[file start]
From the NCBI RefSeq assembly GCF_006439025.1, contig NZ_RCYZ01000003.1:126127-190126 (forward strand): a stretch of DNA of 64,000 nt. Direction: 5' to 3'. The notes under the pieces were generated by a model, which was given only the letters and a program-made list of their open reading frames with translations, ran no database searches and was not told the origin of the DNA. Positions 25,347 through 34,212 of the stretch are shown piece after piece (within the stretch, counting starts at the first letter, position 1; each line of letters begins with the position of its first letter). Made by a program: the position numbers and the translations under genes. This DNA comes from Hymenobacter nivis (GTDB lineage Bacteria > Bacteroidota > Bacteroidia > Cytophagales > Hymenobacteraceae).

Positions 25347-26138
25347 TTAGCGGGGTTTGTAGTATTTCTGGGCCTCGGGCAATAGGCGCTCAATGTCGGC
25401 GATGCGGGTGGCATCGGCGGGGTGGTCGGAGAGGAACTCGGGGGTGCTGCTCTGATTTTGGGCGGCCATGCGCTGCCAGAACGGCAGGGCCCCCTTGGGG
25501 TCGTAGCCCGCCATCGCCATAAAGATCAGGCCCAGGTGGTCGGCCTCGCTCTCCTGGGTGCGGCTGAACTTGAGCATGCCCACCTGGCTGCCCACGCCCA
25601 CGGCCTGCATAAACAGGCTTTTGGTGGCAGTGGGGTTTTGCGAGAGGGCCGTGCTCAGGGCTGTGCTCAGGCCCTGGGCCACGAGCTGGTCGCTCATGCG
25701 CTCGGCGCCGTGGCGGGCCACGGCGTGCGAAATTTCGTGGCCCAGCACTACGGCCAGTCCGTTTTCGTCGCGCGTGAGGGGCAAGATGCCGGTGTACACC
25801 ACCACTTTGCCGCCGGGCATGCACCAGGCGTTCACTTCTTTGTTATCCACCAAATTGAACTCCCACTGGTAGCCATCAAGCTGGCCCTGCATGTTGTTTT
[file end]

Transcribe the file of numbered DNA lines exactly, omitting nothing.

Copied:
From the NCBI RefSeq assembly GCF_006439025.1, contig NZ_RCYZ01000003.1:126127-190126 (forward strand): a stretch of DNA of 64,000 nt. Direction: 5' to 3'. The notes under the pieces were generated by a model, which was given only the letters and a program-made list of their open reading frames with translations, ran no database searches and was not told the origin of the DNA. Positions 25,347 through 34,212 of the stretch are shown piece after piece (within the stretch, counting starts at the first letter, position 1; each line of letters begins with the position of its first letter). Made by a program: the position numbers and the translations under genes. This DNA comes from Hymenobacter nivis (GTDB lineage Bacteria > Bacteroidota > Bacteroidia > Cytophagales > Hymenobacteraceae).

Positions 25347-26138
25347 TTAGCGGGGTTTGTAGTATTTCTGGGCCTCGGGCAATAGGCGCTCAATGTCGGC
25401 GATGCGGGTGGCATCGGCGGGGTGGTCGGAGAGGAACTCGGGGGTGCTGCTCTGATTTTGGGCGGCCATGCGCTGCCAGAACGGCAGGGCCCCCTTGGGG
25501 TCGTAGCCCGCCATCGCCATAAAGATCAGGCCCAGGTGGTCGGCCTCGCTCTCCTGGGTGCGGCTGAACTTGAGCATGCCCACCTGGCTGCCCACGCCCA
25601 CGGCCTGCATAAACAGGCTTTTGGTGGCAGTGGGGTTTTGCGAGAGGGCCGTGCTCAGGGCTGTGCTCAGGCCCTGGGCCACGAGCTGGTCGCTCATGCG
25701 CTCGGCGCCGTGGCGGGCCACGGCGTGCGAAATTTCGTGGCCCAGCACTACGGCCAGTCCGTTTTCGTCGCGCGTGAGGGGCAAGATGCCGGTGTACACC
25801 ACCACTTTGCCGCCGGGCATGCACCAGGCGTTCACTTCTTTGTTATCCACCAAATTGAACTCCCACTGGTAGCCATCAAGCTGGCCCTGCATGTTGTTTT